When the response arrived, a store employee told Bundy, “They denied you.”

Bundy asked why.

“They don’t give me a reason. They won’t tell me,” the employee said.

In addition to felony convictions, a firearm purchase can be denied if the prospective buyer is:

A fugitive from justice.

Has recent controlled substance convictions.

Has been dishonorably discharged from the military.

Has been legally declared mentally “defective” or involuntarily committed to a mental institution.

Is illegally in the United States or has renounced his/her U.S. citizenship.

Is the subject of a protective order.

Has been convicted of any misdemeanor domestic violence crime.

Is under indictment.

In the video, the employee says he cannot sell Bundy the firearm and explains how Bundy could go online and file an appeal.

“I’m sorry for wasting your time,” Bundy says before leaving the store.

“That is a direct violation of my constitutional right,” Bundy says on the video moments later from his vehicle, noting that he is not a felon and the only thing on his record is a speeding ticket.

A Statesman background search found Bundy received a speeding ticket in Idaho last year and one in Arizona in 2005.

Bundy told the Statesman this is the first time he has tried to purchase a firearm since he was released from federal custody in January 2018.

When federal authorities arrested Bundy in Oregon, they seized any property he had with him, including his wedding ring and several firearms. Bundy said even though the trials have ended with no convictions, those items have not been returned to him, which, in part, is why he went to purchase a semi-automatic rifle on Saturday.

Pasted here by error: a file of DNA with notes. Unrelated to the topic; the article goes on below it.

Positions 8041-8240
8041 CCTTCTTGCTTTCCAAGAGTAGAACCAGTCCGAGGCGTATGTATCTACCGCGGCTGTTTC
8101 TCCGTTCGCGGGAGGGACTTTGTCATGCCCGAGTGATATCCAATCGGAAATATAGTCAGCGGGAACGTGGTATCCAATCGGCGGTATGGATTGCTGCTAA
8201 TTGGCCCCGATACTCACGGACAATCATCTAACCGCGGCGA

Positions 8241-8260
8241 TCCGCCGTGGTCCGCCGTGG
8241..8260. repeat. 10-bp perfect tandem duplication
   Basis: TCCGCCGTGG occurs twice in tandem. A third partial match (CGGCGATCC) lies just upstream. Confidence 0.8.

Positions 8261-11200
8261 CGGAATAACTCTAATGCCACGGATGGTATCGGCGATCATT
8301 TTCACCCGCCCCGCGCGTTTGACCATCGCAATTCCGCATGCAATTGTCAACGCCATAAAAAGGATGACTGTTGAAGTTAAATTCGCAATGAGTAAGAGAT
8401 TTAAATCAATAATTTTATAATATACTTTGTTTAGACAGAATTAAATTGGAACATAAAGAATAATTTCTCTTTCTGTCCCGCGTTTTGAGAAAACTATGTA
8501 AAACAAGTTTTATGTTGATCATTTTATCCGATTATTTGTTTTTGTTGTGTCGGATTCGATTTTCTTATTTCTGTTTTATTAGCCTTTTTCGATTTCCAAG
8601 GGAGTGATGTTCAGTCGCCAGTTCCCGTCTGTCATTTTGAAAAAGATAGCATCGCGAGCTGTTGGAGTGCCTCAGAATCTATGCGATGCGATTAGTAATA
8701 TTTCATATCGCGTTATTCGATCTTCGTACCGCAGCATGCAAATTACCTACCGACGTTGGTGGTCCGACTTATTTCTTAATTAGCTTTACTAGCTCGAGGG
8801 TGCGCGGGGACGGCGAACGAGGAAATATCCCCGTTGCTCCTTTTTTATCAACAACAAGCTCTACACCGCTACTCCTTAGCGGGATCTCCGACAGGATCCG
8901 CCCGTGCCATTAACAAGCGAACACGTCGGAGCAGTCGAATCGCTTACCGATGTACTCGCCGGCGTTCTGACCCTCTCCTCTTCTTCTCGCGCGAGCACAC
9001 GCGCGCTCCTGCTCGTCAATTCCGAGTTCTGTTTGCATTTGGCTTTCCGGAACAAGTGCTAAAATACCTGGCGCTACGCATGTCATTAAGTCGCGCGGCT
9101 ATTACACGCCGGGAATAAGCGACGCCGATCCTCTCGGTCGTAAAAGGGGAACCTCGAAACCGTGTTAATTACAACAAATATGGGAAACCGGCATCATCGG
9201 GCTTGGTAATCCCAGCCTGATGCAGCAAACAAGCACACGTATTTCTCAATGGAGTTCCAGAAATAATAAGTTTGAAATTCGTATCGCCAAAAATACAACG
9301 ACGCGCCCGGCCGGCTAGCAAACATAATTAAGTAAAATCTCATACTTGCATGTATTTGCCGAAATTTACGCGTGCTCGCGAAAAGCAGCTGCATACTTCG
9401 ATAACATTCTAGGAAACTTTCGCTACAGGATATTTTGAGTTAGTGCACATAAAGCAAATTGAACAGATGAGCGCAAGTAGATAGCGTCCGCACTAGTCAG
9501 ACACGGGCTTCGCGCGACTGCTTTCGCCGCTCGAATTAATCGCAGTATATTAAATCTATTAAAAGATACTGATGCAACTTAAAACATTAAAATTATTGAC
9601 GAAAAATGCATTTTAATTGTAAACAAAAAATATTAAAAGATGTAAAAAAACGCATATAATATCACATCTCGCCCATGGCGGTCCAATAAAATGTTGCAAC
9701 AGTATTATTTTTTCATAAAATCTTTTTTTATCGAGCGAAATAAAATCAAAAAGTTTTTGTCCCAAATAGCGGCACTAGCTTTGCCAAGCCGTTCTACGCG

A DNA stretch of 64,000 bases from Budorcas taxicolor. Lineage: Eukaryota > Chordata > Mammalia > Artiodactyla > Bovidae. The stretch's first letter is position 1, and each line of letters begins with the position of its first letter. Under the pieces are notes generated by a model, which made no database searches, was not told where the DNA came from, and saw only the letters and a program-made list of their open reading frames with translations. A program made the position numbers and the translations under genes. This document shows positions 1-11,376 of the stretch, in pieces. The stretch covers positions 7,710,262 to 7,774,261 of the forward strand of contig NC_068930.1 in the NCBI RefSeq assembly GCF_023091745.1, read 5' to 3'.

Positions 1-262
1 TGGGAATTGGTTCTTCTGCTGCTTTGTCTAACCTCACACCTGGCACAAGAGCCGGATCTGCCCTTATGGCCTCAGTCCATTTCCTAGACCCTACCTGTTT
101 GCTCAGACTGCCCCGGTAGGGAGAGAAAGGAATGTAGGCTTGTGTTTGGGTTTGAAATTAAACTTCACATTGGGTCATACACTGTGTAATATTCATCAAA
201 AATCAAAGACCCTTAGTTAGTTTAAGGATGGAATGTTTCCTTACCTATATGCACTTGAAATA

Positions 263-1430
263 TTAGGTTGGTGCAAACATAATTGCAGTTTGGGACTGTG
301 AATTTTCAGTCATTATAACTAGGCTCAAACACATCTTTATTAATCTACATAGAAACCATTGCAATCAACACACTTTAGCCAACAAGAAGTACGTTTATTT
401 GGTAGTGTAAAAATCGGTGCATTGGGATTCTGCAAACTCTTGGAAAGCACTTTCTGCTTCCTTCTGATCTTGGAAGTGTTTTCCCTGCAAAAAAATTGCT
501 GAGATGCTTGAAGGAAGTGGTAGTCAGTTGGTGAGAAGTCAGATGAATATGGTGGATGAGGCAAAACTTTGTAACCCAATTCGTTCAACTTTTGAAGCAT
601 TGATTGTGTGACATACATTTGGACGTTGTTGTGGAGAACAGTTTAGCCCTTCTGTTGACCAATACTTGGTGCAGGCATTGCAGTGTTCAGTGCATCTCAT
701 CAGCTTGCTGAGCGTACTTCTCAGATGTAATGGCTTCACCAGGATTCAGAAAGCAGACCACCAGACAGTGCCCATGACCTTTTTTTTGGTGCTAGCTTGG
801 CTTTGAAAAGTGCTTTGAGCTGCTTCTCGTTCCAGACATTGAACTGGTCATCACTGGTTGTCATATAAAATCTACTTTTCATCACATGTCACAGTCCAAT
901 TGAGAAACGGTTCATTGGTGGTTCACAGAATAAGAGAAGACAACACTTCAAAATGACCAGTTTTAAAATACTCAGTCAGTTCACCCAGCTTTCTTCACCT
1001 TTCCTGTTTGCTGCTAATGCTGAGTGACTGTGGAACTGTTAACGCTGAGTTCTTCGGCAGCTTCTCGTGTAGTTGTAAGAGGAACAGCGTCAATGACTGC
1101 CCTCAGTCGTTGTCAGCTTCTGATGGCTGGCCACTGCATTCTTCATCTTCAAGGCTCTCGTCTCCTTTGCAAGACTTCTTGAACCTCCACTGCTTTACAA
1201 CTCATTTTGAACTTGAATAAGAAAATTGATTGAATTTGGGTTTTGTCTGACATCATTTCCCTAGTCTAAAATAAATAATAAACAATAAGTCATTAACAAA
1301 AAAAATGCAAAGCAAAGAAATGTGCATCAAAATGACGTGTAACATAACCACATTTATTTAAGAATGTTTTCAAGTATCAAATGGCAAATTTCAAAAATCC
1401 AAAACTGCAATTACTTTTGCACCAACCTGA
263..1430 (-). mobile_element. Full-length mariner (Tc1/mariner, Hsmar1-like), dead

The only firearm Bundy personally owns now is a “small .22 ... it is not of any ability to defend myself,” he said.

Bundy said he decided to purchase an AR-15 because “it has the ability for home defense, to truly defend, but also, to be honest with you, with the talk about the red flag laws and that movement, you feel and sense that your ability to purchase those types of guns are going to be restricted more and more. I felt, because of that, motivated to purchase that and it would replace one of the guns taken from me and never returned.”

Bundy said on video and to the Statesman that he will get a firearm by other means.

“They only have the power to try and stop me from doing it through a licensed gun dealer,” he told the Statesman. “My position is they are breaking the law. I have every right to go purchase a gun through private means or to build one. I do intend to do that.”

In another video posted to social media later the same day, Bundy said being denied the firearm purchase “forces me to go on the street to find a gun. I will do that. I will find one. It will be a good weapon.”

Related stories from Tacoma News Tribune

Idaho Statesman investigative reporter Cynthia Sewell was named Idaho Press Club reporter of the year in 2017 and 2008. A University of Oregon graduate, she joined the Statesman in 2005. Her family has lived in Idaho since the mid-1800s.